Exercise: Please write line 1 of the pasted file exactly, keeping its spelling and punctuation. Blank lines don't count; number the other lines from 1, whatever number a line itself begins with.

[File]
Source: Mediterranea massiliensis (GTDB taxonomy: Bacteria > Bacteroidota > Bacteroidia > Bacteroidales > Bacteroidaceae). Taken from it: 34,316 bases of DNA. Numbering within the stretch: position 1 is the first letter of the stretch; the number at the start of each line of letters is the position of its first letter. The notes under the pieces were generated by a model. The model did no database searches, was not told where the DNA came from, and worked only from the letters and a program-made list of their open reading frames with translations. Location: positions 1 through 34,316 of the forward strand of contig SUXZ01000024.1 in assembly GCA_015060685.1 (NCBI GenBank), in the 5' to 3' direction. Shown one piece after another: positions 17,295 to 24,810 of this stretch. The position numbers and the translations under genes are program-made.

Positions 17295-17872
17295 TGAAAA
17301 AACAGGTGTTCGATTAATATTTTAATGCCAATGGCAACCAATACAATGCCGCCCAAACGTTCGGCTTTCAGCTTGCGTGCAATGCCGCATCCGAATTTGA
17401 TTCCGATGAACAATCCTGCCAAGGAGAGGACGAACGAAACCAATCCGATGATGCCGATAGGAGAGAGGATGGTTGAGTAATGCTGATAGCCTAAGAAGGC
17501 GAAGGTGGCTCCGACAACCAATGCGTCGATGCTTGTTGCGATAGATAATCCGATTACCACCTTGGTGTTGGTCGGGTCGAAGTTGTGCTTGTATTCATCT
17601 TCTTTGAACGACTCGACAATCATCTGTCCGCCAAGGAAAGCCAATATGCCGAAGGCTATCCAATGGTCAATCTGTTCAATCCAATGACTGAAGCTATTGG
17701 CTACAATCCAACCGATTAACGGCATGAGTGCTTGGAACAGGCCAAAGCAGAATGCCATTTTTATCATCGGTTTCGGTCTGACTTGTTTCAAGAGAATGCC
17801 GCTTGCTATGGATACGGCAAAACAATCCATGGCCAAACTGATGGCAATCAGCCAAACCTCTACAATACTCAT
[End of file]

Source: Mediterranea massiliensis (GTDB taxonomy: Bacteria > Bacteroidota > Bacteroidia > Bacteroidales > Bacteroidaceae). Taken from it: 34,316 bases of DNA. Numbering within the stretch: position 1 is the first letter of the stretch; the number at the start of each line of letters is the position of its first letter. The notes under the pieces were generated by a model. The model did no database searches, was not told where the DNA came from, and worked only from the letters and a program-made list of their open reading frames with translations. Location: positions 1 through 34,316 of the forward strand of contig SUXZ01000024.1 in assembly GCA_015060685.1 (NCBI GenBank), in the 5' to 3' direction. Shown one piece after another: positions 17,295 to 24,810 of this stretch. The position numbers and the translations under genes are program-made.